From the blog March 30, 2012 Aaron Verzosa

Spotlight: Aaron Verzosa

We could never do what we do without the support of an incredible team of people. Over the years, numerous chefs, photographers, editors, researchers, and machinists have contributed to our endeavors at The Cooking Lab. They don’t always get the recognition they deserve for all of their hard work, so we’re starting a “Spotlight” series that allows members of The Cooking Lab to share what it’s like to work here, from their perspective. –Nathan Myhrvold

I went to the University of Washington for a degree in linguistics, but my track was actually premedicine. I worked in bioengineering research for about 2 1/2 years and was planning on getting an MD, or possibly going into an MD/PhD program. But then I took the summer off and enrolled in a few cooking classes. I wasn’t planning on going to culinary school full-time, but I did. I fell in love with the craft of cooking, with the very idea of it.

I had heard a little bit about Nathan Myhrvold and his Modernist Cuisine project before I even started culinary school, but at that time, it was still supposedly focused solely on sous vide. Then when MC came out, some of the team from The Cooking Lab came to my school. Max brought Johnny and some of the other staff chefs to do demonstrations, but they were also talking about their pedigrees and where they had worked. There just aren’t a lot of chefs in Seattle who can tout the same lineage of restaurants in which they have worked.

I really wanted to pursue that Modernist experience, but I wanted to do so locally, and there really weren’t a lot of restaurants around here that were doing it, at least not as well as the top-tier Modernist restaurants. Sure, we did things here and there at The Harvest Vine, where I worked for two years, such as playing with a couple of gels and foaming agents like soy lecithin, etc., but we didn’t really delve into the concept or philosophy of Modernist cuisine. It was more about utility. So when Max mentioned they might have work, I jumped on it.

I really wanted to come here to get grounded in the philosophy of the Modernist movement and to work with some of the best. A number of Modernist chefs like Ferran Adrià, and even Max and Nathan, talk about Modernist cuisine as a language. I have a deep interest in linguistics, which is probably why their explanations appeal to me. In Modernist cooking, just as in every language, there’s definitely structure–an architecture, if you will–but there’s also nuance. There are myriad ways to convey one particular thing. Many people think of Modernist cuisine as technique-driven, but, at least as I practice it, it is really more philosophical. It’s much more fluid. It’s the idea of creativity. It’s searching for purity, for perfection in any dish, whether it’s classical or completely novel. That’s rare, in any realm of life. That’s what I take away from my time of working with the team: the sort of philosophy of Modernist cuisine, more than any technique such as pressure cooking or sous vide. Most importantly, I’ve learned to keep an absolutely open mind. To stretch beyond technique.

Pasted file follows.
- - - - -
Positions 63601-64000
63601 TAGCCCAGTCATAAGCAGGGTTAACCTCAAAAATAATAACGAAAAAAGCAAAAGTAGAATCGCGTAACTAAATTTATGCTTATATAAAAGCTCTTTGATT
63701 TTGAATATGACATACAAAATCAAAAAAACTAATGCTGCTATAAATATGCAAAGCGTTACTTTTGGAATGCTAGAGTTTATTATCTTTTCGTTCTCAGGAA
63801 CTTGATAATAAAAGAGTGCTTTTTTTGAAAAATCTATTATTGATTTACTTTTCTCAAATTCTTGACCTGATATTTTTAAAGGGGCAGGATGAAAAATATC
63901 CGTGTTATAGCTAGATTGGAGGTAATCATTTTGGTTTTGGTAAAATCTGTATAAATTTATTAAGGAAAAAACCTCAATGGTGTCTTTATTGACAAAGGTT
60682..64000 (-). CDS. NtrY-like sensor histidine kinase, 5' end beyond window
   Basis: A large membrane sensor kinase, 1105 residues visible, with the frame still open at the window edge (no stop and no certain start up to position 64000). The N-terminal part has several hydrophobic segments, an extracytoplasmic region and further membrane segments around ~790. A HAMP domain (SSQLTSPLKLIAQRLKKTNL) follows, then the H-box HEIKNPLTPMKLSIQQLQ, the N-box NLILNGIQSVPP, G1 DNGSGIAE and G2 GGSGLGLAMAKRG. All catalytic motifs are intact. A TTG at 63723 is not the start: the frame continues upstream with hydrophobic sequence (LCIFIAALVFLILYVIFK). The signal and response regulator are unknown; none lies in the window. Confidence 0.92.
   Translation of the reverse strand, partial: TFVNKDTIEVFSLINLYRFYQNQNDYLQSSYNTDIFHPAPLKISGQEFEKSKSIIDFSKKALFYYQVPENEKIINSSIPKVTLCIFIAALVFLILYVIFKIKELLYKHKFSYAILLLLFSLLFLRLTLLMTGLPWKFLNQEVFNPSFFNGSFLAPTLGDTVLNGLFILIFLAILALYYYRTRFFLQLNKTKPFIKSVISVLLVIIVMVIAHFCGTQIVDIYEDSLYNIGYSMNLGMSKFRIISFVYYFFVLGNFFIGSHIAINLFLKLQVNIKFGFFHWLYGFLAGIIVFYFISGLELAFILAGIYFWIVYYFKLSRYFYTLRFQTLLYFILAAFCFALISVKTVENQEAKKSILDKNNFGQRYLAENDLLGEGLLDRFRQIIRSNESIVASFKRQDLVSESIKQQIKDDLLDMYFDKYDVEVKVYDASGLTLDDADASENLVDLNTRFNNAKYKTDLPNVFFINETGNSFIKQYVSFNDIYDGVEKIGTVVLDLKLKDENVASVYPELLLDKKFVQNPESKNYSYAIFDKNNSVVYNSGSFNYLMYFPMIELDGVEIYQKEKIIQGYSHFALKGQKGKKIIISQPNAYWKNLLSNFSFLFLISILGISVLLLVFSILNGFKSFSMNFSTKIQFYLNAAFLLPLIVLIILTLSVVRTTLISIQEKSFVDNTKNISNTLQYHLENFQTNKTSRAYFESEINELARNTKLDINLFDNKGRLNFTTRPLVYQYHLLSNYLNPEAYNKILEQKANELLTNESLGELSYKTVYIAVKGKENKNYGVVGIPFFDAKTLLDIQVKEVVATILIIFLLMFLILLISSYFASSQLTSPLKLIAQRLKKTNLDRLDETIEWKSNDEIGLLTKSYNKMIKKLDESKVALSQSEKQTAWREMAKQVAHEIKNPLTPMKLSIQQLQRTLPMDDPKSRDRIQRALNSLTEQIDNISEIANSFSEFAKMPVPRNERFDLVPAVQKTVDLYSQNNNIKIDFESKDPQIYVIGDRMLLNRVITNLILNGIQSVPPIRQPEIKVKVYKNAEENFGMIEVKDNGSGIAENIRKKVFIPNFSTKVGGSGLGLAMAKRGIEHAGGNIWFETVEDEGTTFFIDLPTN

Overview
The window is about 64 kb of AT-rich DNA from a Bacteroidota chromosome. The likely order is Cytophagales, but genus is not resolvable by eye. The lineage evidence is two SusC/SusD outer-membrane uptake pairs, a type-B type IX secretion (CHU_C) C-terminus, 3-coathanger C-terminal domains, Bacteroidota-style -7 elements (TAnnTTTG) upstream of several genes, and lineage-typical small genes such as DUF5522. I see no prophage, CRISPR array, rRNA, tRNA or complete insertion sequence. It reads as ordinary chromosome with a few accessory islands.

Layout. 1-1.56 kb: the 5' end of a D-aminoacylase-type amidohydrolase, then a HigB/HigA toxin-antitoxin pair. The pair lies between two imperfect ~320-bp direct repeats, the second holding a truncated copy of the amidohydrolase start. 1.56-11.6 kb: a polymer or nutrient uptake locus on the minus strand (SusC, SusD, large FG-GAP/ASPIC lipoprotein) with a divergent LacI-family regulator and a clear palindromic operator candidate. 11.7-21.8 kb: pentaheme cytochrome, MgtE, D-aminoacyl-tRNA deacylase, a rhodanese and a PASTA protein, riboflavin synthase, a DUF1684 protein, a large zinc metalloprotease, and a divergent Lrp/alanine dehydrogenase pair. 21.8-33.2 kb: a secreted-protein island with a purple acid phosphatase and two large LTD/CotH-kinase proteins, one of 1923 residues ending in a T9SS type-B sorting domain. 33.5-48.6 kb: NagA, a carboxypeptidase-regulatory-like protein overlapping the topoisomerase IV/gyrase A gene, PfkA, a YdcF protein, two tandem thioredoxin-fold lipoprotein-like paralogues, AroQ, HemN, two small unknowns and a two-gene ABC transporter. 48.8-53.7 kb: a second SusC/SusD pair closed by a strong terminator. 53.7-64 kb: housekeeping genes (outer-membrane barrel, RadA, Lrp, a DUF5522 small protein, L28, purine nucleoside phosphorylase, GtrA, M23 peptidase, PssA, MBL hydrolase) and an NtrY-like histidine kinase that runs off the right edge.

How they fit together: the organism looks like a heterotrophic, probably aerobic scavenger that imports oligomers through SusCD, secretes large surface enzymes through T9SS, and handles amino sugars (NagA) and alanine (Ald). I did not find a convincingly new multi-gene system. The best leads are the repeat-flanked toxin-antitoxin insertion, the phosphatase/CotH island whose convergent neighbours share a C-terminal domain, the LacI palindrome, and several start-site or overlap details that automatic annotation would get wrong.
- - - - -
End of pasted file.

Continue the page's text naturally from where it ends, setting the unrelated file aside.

I think that that will serve me in my next step, which is to stage for a few months at L’Agapé Substance in Paris. It is a Modernist restaurant, but rooted deeply in classical French cooking. When you go into a new restaurant as a chef, you are not necessarily thinking of which technique to bring. You are there to be imbued in what they’re doing and to understand it. Pushing boundaries, keeping an open mind, and always striving for perfection will help me bridge tradition and modernity. These are all Modernist principles, and all things I learned while at The Cooking Lab.

Aaron made an extraordinary amount of tiny sour cream spheres for our last lab dinner.

Aaron Verzosa joined the team as an intern fresh out of culinary school. He had written me a very passionate and sincere letter describing his connection with Modernist cuisine and his desire to contribute in a very meaningful way. Over the past year, Aaron has more than lived up to that promise and has blossomed into a very talented chef. He is now off on a journey that is important for every young chef, and I have no doubt he will continue to hone his creative culinary potential. –Maxime Bilet, Head Chef, The Cooking Lab

Discussion

  1. Justin April 22, 2012 Reply

    I work at L’Arpege and I believe he just came in for lunch last week. I wish he would have stopped into the kitchen to see it. I hope he enjoys his time at L’Agapé Substance

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